The New Hampshire State House is currently considering several bills that would impact voting and election laws in the state. Students, along with many others, would be highly affected by these new bills if they were to be passed. A Republican-led state house has put forward more than 40 new election bills that will be voted upon in the upcoming months. David Bates, a Republican state representative from Windham, has been the guiding force behind most of these bills that oppose such voting. Election officials in New Hampshire have repeatedly said that there is no widespread voter fraud in the state, according to NHPR. The definition of domicile would be changed under these laws, meaning that those who do not plan to stay in the state on a relatively permanent-basis would no longer be allowed to vote. With these laws in place, out-of-state students would no longer be allowed to vote.
Other proposed bills look to make voting more technologically advanced, by having online registration and electronic poll books in a few communities around the state, which gained bipartisan support in the last legislative session, as reported by NHPR. These election bills are still in committee, meaning that they are still under consideration.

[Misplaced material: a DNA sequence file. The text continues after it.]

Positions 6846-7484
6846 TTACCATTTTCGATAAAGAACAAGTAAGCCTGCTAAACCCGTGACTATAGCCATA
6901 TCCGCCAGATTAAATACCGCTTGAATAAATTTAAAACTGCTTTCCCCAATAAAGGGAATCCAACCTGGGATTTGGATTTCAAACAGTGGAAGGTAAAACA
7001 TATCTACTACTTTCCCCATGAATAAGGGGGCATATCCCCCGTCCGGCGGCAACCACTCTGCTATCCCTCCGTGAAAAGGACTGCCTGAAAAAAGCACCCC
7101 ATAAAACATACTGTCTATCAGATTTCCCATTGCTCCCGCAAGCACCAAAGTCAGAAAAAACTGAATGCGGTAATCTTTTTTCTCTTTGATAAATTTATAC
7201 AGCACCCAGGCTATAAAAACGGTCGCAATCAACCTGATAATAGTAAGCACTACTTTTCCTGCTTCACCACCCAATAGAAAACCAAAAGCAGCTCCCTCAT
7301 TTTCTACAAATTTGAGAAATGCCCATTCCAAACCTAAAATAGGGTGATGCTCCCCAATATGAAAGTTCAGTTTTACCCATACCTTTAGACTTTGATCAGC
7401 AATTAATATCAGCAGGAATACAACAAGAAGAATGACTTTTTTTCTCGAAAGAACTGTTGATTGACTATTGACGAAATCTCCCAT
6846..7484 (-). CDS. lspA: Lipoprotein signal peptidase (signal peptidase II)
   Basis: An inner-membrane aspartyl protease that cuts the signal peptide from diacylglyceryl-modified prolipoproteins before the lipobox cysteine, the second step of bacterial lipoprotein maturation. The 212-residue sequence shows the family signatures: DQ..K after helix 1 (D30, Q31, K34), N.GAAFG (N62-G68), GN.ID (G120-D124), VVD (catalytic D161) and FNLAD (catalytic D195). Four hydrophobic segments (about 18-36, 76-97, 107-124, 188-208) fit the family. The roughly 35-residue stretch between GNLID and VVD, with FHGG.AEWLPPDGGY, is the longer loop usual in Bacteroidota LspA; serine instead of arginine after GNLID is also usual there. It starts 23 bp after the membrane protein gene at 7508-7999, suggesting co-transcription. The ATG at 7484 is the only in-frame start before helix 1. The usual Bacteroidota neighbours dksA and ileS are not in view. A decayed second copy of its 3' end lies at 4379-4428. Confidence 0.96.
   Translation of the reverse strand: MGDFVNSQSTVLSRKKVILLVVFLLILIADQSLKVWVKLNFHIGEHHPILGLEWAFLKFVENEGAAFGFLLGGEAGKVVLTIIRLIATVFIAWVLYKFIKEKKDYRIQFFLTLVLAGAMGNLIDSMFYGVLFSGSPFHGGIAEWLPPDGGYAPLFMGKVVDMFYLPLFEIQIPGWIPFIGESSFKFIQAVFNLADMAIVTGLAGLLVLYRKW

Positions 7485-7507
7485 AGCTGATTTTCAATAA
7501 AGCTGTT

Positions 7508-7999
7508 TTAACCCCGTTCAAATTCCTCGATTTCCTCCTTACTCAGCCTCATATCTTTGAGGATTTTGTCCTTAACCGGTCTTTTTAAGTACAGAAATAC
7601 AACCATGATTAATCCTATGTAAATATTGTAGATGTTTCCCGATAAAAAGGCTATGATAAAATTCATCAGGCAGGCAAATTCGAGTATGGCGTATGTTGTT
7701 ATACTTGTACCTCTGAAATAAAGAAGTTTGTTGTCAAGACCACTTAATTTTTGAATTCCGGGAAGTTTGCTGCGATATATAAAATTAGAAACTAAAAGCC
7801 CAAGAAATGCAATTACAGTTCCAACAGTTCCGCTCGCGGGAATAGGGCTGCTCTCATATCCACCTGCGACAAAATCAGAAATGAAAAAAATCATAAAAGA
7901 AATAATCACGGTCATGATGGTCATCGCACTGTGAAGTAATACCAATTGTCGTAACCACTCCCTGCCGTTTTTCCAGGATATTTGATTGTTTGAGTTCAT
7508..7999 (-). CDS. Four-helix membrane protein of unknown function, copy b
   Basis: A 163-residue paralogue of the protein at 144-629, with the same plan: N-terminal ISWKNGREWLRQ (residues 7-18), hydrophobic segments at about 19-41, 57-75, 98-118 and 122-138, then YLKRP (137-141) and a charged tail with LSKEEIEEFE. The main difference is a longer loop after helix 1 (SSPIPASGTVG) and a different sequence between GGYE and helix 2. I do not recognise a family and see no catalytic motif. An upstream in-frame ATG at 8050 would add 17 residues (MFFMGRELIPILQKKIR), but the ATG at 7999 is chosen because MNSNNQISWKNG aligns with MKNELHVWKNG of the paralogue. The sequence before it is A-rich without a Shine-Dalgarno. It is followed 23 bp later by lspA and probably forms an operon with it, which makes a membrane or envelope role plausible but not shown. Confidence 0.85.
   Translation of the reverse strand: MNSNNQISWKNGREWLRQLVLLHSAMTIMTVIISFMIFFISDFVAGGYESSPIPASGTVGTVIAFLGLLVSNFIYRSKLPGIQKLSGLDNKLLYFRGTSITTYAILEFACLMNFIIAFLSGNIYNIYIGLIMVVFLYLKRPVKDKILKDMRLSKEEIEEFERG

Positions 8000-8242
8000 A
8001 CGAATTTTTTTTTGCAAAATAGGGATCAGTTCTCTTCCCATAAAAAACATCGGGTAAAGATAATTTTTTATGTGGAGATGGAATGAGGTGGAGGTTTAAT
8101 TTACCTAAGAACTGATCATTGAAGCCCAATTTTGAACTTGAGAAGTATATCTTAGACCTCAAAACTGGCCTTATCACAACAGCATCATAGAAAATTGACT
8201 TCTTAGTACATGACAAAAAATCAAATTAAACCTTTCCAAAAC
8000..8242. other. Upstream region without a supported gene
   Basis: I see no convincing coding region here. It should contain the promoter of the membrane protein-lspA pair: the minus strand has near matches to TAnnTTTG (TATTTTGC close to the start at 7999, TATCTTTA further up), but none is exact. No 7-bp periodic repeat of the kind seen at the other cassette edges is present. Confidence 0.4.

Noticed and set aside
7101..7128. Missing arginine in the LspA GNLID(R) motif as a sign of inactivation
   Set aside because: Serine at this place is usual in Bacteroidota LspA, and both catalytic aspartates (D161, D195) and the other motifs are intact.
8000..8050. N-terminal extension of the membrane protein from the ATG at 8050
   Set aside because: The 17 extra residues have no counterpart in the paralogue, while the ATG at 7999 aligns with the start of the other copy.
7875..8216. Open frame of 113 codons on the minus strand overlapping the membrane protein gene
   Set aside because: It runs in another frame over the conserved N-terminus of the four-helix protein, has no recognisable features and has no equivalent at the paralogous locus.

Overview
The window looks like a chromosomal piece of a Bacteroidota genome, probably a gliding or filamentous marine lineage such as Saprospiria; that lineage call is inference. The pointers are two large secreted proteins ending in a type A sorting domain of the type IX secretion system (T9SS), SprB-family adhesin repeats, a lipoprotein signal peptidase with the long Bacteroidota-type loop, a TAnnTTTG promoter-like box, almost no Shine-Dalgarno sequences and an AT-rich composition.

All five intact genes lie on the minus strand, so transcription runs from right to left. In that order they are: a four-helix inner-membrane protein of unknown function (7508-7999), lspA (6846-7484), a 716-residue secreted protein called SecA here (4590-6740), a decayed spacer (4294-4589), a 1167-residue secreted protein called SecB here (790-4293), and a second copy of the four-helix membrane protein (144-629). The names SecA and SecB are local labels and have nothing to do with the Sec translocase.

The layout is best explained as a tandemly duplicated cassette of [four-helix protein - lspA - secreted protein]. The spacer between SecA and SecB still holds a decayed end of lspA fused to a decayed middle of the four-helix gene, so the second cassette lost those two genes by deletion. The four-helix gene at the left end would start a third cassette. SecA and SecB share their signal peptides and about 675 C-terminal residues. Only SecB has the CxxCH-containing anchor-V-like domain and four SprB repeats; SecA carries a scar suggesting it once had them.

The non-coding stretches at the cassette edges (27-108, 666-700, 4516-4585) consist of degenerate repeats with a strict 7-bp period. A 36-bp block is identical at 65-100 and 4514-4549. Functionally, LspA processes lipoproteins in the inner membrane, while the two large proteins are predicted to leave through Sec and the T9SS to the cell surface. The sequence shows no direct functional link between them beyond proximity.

Michael Verney, a UNH graduate student and a lecturer in history through the UNH Navitas program, organized a rally in Concord this past weekend in opposition to these new bills. Verney said that Senate Bill 3 will have a particular impact on out-of-state students as they will no longer be able to claim New Hampshire as their domicile and thus will lose their right to vote in the state. Verney also mentioned that military personnel who are temporarily living here will not be able to vote either and said that he found that “offensive.”